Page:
I point that out because Huntsman is often described as the less-popular Romney. But I think — particularly after listening to him speak an hour ago — he’d be much more of a reformer.

  11. Mark Stewart

    Brad! Yikes; you shocked me on that one.

    Have you forgotten the John Paul Jones and the USS Ranger, the Barbary Pirates campaign, CSS Alabama and CSS Shenandoah, Admiral Dewey at Manila, Teddy Roosevelt’s Great White Fleet and even Pearl Harbor itself?

    We learned from the very beginning of our history that power projection is a necessity of defence when a country is invested in trade and free enterprise. This world-wide viewpoint didn’t just start with the attack on Pearl Harbor.

    One can argue all day about the “necessity” of invading Iraq and Afganistan from our position of blissful North American isolation – forgetting that darn illegal immigration from Mexico and points south thing for a minute – but it would be beyond foolhardy for any candidate to posit that the United States does not have a defensive interest in insuring that the Straight of Hormuz, the Persian Gulf, the Arabian Sea and the Red Sea (just to name a few) remain open to shipping and commerce. We have made it a priority since 1776 to project power in defense of our country; although at times, and at great later cost, people have forgotten the importance of keeping the sea, the air and space open for our own and other countries’ use.

    In his splendid isolationism, Paul betrays a glaring shortcoming. Though he does have many others that will likely receive much more focus here as the fever pitch grows.

  12. Bill

    Plenty of intelligent people don’t vote in presidential elections in
    SC.There’s this thing called ,The Electoral College !

  13. `Kathryn Fenner

    Perry was actually announced–and then he wasn’t coming to town–but then he did. Very odd behavior for someone seeking votes. Maybe Rotary is more Romney in his eyes (little does he know)…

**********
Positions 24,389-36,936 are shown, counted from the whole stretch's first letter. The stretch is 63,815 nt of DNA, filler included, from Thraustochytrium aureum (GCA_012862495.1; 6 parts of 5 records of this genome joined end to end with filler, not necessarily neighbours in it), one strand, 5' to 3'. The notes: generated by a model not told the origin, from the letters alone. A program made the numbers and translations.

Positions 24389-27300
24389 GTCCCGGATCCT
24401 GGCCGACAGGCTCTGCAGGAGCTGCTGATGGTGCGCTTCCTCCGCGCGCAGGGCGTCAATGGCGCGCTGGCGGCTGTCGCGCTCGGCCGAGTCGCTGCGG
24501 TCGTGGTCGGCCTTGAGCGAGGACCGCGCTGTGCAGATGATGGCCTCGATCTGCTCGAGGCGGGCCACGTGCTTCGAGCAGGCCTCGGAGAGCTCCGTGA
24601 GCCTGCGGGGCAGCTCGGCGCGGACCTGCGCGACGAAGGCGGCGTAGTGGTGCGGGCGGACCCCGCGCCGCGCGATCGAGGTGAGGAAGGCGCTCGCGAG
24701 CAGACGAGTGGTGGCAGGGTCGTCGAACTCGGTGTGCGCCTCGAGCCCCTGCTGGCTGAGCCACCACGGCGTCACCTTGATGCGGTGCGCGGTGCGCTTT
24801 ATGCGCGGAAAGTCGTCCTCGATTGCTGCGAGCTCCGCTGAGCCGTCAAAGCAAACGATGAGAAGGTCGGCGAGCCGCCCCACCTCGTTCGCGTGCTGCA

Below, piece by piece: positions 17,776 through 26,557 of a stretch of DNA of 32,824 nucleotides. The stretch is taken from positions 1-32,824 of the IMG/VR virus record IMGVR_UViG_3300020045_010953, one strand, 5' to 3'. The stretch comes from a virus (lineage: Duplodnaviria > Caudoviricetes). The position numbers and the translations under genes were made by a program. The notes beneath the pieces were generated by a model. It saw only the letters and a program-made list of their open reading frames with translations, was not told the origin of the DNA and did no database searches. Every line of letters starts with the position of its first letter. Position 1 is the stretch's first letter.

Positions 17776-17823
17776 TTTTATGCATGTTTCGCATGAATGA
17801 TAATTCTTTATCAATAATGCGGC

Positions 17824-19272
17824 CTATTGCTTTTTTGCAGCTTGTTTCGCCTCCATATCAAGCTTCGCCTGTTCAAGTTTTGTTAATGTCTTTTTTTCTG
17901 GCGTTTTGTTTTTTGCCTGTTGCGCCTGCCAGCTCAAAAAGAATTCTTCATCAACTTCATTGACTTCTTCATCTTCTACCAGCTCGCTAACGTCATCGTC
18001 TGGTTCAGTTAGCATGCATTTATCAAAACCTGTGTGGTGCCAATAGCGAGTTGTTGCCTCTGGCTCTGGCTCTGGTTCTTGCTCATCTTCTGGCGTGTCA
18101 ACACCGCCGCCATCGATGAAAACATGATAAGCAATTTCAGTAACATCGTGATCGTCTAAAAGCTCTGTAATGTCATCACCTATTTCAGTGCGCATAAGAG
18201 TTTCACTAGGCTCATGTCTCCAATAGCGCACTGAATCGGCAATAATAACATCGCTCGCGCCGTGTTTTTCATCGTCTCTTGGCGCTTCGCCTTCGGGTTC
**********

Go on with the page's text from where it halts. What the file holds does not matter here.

14. bud

    Just as Obama largely continued the policies of the Bush administration.

    There’s some truth to that, we do still have the Patriot Act, Gitmo and a host of other unsavory problems created by Bush. But there are some important changes also. We at last have some sort of healthcare initiative, however imperfect, that addresses the huge need of providing healthcare for millions of uninsured. The last troops have finally come home from Iraq. That was a date set by the Bush administration but would have likely been pushed back under a President McCain. Indeed a president can’t single handidly change the course of national policy but he can certainly change the tone of the debate. At least now we don’t have to worry about elimination medicare or social security. At least I hope so.

  15. Doug Ross


    “We at last have some sort of healthcare initiative,”

    For now. If the Supreme Court overturns Obamacare this year, it will be a major blow to Obama in November. Plus, most of the ugly stuff in Obamacare was structured to go in effect after the elections. Taxes on medical devices (one company has already said it will have to cut jobs because of it), changes to payments to doctors, etc. Obamacare could have been transformational for this country if it stuck to the basics. Instead, we got a few good things mixed in with a whole lot of typical Washington lobbyist influenced givebacks.

  16. Herb Brasher

    The person who gets my vote will be the one that indulges the least in political pandering and distortion of the truth in order to gain support. I trust a person who tends to face the truth and and then tries to address problems in the light of it.

    As political science professor Amy Black says, “Those who are quick to distort and skirt the edge of the truth publicly are even less likely to make wise choices when no one appears to be looking.”

    Which counts out most Republican contenders as far as I have seen.

  17. bud

    Doug, I actually agree with you. There is too much junk in the Obamacare bill. Where we probably disagree is that I think the good stuff (pre-existing conditions clause, allowing children to stay on parents plan, etc.) outways the junk.

  18. Brad

    Never mind Obama. What would really be bad is if the court said we can’t have a mandate.

    Because without a mandate, without everybody in the system, we can’t have healthcare reform. Ever. Unless the court reverses itself.

  19. Doug Ross

    So a mandate includes Christian Scientists? Let’s see them work around the religious freedom aspect.

  20. `Kathryn Fenner

    Christian Scientists can get parity coverage for Christian Science practitioners, same as pagan practitioners and alt. medicine–I think there’s so requirement that efficacy be shown, but if it works, it’s covered.